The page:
Environmental and Resource Economics: Low-Carbon Investment and Credit Rationing
This paper develops a principal-agent model with adverse selection to analyse firms’ decisions between an existing carbon-intensive technology and a new low-carbon technology requiring an externally funded initial investment. We find that a Pigouvian emission tax alone may result in credit rationing and under-investment in low-carbon technologies. Combining the Pigouvian tax with interest subsidies or loan guarantees resolves credit rationing and yields a first-best outcome. An emission tax set above the Pigouvian level can also resolve credit rationing and, in some cases, yields a first-best outcome. If a carbon price is (politically) not feasible, intervention on the credit market alone can promote low-carbon development. However, such a policy yields a second-best outcome. The issue of credit rationing is temporary if the risks of low-carbon technologies decline. However, there are social costs of delay if credit rationing is not addressed.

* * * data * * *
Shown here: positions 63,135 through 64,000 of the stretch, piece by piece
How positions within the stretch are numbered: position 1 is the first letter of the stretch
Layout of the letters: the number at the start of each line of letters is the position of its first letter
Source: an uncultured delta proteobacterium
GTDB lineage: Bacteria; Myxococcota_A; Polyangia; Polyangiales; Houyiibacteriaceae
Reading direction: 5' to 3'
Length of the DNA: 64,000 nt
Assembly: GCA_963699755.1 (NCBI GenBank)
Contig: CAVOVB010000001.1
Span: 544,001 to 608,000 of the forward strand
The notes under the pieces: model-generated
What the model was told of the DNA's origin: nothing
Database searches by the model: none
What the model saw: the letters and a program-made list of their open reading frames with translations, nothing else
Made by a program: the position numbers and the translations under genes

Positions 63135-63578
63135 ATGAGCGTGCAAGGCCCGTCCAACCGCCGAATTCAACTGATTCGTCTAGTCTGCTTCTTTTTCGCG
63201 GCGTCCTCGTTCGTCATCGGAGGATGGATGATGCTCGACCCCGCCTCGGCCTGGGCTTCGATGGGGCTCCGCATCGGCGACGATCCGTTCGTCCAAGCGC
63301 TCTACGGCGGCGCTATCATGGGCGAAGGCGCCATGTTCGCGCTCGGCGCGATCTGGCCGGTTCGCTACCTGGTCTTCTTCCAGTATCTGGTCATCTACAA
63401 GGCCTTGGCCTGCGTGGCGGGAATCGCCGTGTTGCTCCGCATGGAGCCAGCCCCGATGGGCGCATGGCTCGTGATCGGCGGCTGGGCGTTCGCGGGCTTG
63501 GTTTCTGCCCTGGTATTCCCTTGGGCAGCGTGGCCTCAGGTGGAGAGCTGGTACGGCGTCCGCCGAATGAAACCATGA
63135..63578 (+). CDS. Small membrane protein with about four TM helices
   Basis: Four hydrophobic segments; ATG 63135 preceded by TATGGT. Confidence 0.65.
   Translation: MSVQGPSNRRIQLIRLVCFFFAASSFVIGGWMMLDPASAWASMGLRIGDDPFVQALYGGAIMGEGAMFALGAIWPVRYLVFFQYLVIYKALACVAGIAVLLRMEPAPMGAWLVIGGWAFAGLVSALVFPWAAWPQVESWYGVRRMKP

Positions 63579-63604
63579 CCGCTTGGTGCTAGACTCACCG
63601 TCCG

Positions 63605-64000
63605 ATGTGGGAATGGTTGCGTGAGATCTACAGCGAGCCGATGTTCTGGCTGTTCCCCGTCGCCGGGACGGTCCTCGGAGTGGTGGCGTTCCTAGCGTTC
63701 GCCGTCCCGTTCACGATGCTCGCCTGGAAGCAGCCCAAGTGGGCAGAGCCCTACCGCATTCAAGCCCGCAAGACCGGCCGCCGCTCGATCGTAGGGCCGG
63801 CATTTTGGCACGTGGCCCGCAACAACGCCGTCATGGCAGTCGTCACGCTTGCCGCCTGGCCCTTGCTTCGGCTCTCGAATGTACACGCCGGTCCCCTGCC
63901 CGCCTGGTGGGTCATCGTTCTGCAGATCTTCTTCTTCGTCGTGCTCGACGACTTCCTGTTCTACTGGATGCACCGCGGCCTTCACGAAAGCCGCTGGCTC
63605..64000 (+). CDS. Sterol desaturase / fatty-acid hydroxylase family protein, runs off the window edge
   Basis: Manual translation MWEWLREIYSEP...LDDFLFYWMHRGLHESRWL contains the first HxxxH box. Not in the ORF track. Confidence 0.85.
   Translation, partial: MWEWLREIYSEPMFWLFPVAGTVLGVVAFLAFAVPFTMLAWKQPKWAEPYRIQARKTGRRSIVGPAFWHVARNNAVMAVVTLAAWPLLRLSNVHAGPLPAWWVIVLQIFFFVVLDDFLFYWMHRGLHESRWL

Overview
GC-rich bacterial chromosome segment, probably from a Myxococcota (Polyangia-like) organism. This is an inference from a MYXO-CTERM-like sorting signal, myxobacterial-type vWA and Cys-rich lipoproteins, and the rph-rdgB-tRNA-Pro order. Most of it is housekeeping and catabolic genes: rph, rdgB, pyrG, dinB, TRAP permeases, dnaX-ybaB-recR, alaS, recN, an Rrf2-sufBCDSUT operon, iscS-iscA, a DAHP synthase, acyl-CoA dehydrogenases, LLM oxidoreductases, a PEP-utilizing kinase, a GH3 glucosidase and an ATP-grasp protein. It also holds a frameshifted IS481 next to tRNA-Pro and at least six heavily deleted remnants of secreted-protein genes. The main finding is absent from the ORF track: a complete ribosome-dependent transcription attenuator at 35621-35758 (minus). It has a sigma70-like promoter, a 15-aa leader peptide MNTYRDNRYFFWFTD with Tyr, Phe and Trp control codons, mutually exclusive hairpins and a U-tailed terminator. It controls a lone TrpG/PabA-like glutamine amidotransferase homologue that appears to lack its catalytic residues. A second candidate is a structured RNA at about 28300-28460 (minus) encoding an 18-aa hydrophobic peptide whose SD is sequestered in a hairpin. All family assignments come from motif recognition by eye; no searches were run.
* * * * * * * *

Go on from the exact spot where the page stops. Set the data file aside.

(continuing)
Haas, C., & Kempa, K. (2023). Low-Carbon Investment and Credit Rationing. Environmental and Resource Economics. Advance online publication. https://doi.org/10.1007/s10640-023-00789-z